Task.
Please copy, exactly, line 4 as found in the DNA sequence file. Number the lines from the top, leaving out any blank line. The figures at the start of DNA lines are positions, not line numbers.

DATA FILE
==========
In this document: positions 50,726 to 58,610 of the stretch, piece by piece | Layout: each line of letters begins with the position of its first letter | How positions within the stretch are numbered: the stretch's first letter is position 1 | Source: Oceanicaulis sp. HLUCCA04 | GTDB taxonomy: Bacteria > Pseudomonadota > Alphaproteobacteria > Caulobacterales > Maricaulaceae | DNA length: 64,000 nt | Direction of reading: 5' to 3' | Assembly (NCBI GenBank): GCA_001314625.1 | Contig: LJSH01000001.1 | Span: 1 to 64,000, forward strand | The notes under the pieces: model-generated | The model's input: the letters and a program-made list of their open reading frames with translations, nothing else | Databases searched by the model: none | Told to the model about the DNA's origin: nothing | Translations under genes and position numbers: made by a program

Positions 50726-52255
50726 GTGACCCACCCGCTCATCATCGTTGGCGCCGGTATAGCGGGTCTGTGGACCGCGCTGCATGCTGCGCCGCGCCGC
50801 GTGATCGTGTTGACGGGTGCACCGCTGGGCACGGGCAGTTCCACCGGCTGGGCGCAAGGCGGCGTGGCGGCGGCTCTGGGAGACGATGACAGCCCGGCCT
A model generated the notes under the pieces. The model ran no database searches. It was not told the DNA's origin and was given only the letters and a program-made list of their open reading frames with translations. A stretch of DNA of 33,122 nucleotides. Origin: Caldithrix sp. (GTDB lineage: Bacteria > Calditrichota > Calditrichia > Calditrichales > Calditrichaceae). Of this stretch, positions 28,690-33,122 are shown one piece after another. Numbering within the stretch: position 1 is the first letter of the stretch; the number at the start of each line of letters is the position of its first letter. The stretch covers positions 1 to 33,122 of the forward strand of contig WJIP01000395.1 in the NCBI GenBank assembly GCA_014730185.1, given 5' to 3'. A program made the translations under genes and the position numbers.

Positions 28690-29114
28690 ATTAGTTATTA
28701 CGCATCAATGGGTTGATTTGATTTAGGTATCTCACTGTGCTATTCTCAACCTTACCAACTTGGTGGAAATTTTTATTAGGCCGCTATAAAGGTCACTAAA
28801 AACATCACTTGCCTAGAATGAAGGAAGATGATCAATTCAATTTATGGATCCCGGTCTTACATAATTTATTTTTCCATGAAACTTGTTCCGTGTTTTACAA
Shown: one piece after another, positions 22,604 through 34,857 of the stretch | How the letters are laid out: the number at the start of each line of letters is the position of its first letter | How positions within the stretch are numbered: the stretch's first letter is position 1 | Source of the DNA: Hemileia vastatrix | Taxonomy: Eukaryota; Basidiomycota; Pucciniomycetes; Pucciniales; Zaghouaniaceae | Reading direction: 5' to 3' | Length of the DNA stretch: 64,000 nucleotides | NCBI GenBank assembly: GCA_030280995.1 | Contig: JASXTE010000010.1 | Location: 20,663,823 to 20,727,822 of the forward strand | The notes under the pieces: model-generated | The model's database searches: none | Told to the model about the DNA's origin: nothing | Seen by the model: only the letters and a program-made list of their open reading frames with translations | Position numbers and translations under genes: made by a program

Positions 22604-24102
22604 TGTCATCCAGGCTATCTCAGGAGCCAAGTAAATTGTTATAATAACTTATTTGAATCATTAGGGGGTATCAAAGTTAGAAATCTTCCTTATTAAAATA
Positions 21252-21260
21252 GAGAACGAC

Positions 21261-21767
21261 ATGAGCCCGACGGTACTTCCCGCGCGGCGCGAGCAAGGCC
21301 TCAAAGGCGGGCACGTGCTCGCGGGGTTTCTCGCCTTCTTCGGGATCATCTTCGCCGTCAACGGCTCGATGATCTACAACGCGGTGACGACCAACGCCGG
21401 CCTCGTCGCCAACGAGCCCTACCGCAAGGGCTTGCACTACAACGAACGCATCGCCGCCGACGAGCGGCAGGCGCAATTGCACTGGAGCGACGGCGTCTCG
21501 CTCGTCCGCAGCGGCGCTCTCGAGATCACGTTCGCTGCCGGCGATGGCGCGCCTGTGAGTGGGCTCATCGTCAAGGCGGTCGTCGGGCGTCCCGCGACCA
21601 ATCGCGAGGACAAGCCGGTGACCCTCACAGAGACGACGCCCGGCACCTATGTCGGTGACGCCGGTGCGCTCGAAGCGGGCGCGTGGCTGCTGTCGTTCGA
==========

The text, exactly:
50801 GTGATCGTGTTGACGGGTGCACCGCTGGGCACGGGCAGTTCCACCGGCTGGGCGCAAGGCGGCGTGGCGGCGGCTCTGGGAGACGATGACAGCCCGGCCT